Quoting my own zombie post here, but just wanted to add that I'm currently re-reading TJE and there's a Kelmomas section 27% of the way through where he thinks about trees:


He would very much like to be a tree, Kelmomas decided.

Coincidence? I think not! Still don't know what it means, of course. But there's definitely a connection between the NG and trees.
« Last Edit: March 05, 2020, 06:12:41 pm by Yellow »
You are the fist that beats us.


  • *
  • Administrator
  • Old Name
  • *****
  • Enshoiya
  • Posts: 5932
  • One of the other conditions of possibility
    • View Profile
« Reply #78 on: March 05, 2020, 07:19:55 pm »
No-God = Yggdrasil?
One of the other conditions of possibility.


  • *
  • The Zero-Mod
  • Old Name
  • *****
  • The Honourable H
  • Posts: 2891
  • The Original No-God Apologist
    • View Profile
    • The Original No-God Apologist
« Reply #79 on: March 09, 2020, 01:05:52 pm »
Well, let me start this off with a preface saying this is highly speculative.

However, by "accident" I came across an allusion, one that follows Derrida' sort of formulation on language.  We already know that Bakker was very much a "Derridian scholar" of sorts, so even if this was not exactly the explicit intent, it also probably is not an accident exactly.

So, if we start here, with Derrida's critique of language, giving rise to a notion of Logocentrism, you can actually see, at the bottom of that page, that the notion is directly liked with the notion of a sort of transference of this directly to Phallogocentrism.  That is, to place the phallic symbol at the center of an ordering of things.

Now, for example, we can then draw the allusion further.  For example, from C.G. Jung:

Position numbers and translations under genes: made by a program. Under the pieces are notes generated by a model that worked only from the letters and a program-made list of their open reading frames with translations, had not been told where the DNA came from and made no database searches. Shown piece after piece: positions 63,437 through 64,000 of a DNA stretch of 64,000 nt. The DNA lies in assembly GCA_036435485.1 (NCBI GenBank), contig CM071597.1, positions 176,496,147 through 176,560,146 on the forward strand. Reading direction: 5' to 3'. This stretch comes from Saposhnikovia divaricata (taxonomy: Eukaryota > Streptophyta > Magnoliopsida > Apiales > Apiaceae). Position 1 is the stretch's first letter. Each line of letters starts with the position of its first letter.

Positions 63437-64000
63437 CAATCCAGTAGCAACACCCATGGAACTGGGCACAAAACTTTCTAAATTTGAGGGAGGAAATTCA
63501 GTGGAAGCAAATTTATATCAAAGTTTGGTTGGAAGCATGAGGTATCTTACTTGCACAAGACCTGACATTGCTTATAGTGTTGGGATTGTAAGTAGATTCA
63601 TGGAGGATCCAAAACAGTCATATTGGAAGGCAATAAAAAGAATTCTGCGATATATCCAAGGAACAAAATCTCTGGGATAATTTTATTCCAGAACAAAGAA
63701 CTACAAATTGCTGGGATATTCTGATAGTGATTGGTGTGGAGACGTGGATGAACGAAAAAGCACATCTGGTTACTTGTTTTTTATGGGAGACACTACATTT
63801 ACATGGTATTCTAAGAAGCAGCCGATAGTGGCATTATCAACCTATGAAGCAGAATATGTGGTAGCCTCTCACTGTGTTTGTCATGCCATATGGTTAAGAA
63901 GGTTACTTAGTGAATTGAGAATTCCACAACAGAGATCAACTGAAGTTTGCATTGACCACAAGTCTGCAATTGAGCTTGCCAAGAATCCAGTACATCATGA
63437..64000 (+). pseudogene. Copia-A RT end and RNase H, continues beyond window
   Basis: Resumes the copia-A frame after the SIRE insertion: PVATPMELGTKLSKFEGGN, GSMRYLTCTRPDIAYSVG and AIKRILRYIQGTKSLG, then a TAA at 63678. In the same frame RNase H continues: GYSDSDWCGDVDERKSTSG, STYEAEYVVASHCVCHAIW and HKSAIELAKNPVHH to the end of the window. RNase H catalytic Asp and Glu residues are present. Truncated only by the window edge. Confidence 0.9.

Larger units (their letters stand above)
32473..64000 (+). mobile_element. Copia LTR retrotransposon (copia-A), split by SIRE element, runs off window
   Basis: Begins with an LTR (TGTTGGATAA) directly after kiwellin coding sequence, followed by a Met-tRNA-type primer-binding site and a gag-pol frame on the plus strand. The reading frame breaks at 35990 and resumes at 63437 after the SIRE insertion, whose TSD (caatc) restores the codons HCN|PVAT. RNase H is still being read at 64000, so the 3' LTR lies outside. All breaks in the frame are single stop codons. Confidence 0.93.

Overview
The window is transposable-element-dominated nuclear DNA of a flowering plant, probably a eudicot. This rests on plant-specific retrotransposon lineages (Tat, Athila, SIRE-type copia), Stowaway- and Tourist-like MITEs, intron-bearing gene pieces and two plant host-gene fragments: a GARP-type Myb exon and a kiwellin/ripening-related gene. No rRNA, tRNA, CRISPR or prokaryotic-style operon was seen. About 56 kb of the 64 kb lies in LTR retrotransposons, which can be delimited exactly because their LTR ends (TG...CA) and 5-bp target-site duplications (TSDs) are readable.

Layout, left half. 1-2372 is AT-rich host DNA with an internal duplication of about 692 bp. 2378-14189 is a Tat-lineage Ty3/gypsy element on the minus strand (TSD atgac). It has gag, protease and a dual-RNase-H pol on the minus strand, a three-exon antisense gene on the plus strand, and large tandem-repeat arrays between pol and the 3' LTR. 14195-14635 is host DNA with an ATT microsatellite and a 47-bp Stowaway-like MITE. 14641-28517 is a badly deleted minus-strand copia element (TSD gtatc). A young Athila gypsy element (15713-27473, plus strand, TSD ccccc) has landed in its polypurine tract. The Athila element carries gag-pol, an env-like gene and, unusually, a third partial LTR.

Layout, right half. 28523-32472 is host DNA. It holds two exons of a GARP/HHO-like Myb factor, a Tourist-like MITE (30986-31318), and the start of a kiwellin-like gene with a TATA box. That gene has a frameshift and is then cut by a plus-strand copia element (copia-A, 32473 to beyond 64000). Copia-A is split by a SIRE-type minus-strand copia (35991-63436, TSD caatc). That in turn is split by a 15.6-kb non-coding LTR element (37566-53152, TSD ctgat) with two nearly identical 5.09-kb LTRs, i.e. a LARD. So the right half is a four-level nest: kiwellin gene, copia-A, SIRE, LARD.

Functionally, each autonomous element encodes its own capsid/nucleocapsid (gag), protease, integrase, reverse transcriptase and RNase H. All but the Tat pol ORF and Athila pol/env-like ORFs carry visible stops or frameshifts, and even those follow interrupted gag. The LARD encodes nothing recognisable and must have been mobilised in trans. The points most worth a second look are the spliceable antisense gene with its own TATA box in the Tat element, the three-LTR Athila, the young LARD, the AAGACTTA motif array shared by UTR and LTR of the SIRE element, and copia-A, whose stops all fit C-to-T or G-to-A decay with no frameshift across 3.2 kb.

Another equally common mother-symbol is the wood of life (ξύλον ζωή), or tree of life. The tree of life may have been, in the first instance, a fruit-bearing genealogical tree, and hence a kind of tribal mother. Numerous myths say that human beings came from trees, and many of them tell how the hero was enclosed in the maternal tree-trunk, like the dead Osiris in the cedar-tree, Adonis in the myrtle, etc. Numerous female deities were worshipped in tree form, and this led to the cult of sacred groves and trees. Hence when Attis castrates himself under a pine-tree, he did so because the tree has a maternal significance. Juno of Thespiae was a bough, Juno of Samos a plank, Juno of Argos a pillar, the Carian Diana was an unhewn block of wood, Athene of Lindus a polished column. Tertullian called the Ceres of Pharos “rudis palus et informe lignum sine effigie” (a rough and shapeless wooden stake with no face). Athenaeus remarks that the Latona at Delos was ξὺλινον ᾂμορϕον, ‘an amorphous bit of wood.’ Tertullian also describes an Attic Pallas as a “crucis stipes” (cross-post). The naked wooden pole, as the name itself indicates (áλη, palus, Pfahl, pale, pile), is phallic (cf. pl. XXVIII). The ϕαλλóς is a pole, a ceremonial lingam carved out of figwood, as are all the Roman statues of Priapus. Φáλο means the peak or ridge of a helmet, later called κῶνο, ‘cone.’ Φáλληνοs (from ϕαλλós) means ‘wooden’; øaλ-áγγωμa is a cylinder; øáλaγξ, a round beam. The Macedonian shock-troops when drawn up in battle array were also known as a phalanx, and so is the finger-joint. Finally, we have to consider øαλó, ‘bright, shining.’ The Indo-European root is *bhale, ‘to bulge, swell.’ Who does not think of Faust’s “It glows, it shines, increases in my hand!”

This was not unknown in Alchemical texts, where the tree either sprouts from the head or from the phallus:

In either case, we get the allusion back to the parallel between Logcentrism and Phallogocentrism.  I don't think it really has anything to do with the No-God, per se.  In any case, I think this is a different line of thinking that might be wrong, of course, yet still worth looking at even so.

Maybe FB can come and clear some thing us for us though along these sorts of lines though.
I am a warrior of ages, Anasurimbor. . . ages. I have dipped my nimil in a thousand hearts. I have ridden both against and for the No-God in the great wars that authored this wilderness. I have scaled the ramparts of great Golgotterath, watched the hearts of High Kings break for fury. -Cet'ingira